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Will I Be a Good Mom? Starring Sarah “La Morena” Palafox
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Episode 2
Will I Be a Good Mom? Starring Sarah “La Morena” Palafox
Black Mexican banda music star Sarah “La Morena” Palafox spent her whole life deflecting racism. Then suddenly found herself giving birth to a beautiful Black boy in the middle of a civil rights uprising. That's when she started to fight back.This LAist Studios podcast is sponsored by BetterHelp and our listeners get 10% off their first month of online therapy at for this podcast is made possible by Gordon and Dona Crawford, who believe that quality journalism makes Los Angeles a better place to live.This program is made possible in part by the Corporation for Public Broadcasting, a private corporation funded by the American people.


ERICK: Let me know, whenever you’re ready.

[Clears throat]

If you look at her birth certificate, the woman’s name is Rosa Elvia Nuñez Bastida Salcido. But that’s not how she got her name.

Rosa Elvia, grew up destitute on a tiny rancho in the Mexican state of Sinaloa. She was one of nine children born to a tall, viking-looking man named Jose and a tiny, half-Nahua woman named Lorreto.

The mestizo is wild.

Most of Rosa Elvia’s siblings were born with brown skin and features like their indigenous mother. But Rosa Elvia was born with white skin, earning herself a bunch of nicknames.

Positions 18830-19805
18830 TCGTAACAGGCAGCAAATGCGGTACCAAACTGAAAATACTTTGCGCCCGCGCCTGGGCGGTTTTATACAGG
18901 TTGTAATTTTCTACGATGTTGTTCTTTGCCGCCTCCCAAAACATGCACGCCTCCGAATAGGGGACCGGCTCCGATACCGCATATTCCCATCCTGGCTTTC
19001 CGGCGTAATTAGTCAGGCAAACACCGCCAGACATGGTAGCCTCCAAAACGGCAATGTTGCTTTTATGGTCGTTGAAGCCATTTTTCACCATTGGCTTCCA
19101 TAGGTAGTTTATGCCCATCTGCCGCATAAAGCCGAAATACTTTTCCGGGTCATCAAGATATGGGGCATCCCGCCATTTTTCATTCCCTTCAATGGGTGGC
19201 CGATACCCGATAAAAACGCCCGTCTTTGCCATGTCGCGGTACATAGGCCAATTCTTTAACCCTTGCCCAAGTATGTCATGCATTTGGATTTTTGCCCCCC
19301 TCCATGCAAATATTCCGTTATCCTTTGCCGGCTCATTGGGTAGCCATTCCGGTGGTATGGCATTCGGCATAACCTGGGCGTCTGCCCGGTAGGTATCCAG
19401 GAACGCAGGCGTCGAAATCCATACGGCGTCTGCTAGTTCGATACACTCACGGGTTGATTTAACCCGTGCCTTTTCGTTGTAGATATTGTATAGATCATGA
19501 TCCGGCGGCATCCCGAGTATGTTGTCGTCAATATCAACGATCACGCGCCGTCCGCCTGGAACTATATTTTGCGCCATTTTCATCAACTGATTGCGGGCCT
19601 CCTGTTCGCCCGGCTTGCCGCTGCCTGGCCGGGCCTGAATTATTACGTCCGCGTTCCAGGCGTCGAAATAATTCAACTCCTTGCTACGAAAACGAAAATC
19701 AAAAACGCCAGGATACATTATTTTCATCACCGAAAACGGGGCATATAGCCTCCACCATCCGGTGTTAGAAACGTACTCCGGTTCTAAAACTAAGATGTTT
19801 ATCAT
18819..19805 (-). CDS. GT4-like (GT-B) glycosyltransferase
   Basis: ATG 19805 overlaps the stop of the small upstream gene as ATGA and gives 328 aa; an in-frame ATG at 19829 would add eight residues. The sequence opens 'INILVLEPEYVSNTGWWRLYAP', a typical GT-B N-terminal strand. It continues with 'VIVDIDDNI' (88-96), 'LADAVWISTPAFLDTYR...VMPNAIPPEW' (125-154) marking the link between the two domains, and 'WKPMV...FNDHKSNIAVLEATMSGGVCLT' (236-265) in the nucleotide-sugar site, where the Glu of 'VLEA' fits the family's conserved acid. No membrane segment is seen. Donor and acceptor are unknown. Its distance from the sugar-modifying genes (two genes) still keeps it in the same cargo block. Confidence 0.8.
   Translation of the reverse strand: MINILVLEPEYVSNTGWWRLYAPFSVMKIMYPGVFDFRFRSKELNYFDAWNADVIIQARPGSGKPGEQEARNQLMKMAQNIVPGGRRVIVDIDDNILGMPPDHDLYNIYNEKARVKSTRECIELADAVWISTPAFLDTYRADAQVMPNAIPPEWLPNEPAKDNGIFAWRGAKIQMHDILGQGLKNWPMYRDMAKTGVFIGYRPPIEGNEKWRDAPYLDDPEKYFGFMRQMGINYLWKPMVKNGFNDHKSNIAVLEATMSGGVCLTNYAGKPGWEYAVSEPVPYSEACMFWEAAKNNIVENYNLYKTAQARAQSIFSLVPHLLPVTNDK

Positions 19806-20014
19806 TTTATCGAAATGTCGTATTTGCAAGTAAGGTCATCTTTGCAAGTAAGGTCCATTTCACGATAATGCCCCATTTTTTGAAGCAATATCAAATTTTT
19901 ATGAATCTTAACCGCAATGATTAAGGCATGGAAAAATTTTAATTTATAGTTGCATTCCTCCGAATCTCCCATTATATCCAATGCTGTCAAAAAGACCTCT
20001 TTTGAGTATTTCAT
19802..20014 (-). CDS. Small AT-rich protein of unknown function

Her family and friends all called her Jila, after one Christmas when a light skinned girl played a character named La Jila in a religious pageant that toured through the tiny village.

Since her family was so poor, Rosa Elvia did odd jobs around the village like carrying buckets of water for miles from the wells to houses. The people of the town came to know her as la guera.

Right before her first year of high school, Rosa Elvia left for Culiacan, the state capital, to work full time.

She stayed with relatives and worked as a street food vendor, in restaurants, other odd jobs to send money back to her ranchito. When she was 17, she was selling tortas near the university when she met a city boy named Manuel. She fell in love, had a little baby, and still everyone around Rosa Elvia called her Guera or Jila.

To give her son a better life, Rosa Elvia made the decision to cross the border and find work in Los Angeles.

THEME MUX IN: I Got Everything by Mz.007

She sent the baby to America ahead of time with her boyfriend’s relatives.

Then Rosa Elvia scaled fences, narrowly avoided getting beat by robbers, and walked all night through the San Ysidro Mountains to just outside San Diego. There a packed van took her to Southeast Los Angeles, where her baby was waiting with her future sister-in-law, a woman named Lydia.

In SELA, she greeted her baby boy, sat down and took her battered shoes off. Rosa Elvia’s feet were covered in thorns from the walk.

What’s your name, Lydia asked? She looked at her thorny feet and said, “Rosa Elvia but everyone calls me-” Lydia stopped her. “Rosa’s too common. But Elvia is a pretty name. It’s rare. Like you.”

And that’s how my mom got her name.

I’m Erick Galindo and this is Wild.

THEME MUX SWELL: I Got Everything by Mz.007

SHAKA: This is WILD — A show about what it was like to grow up during the pandemic. Season 1: Home Forever.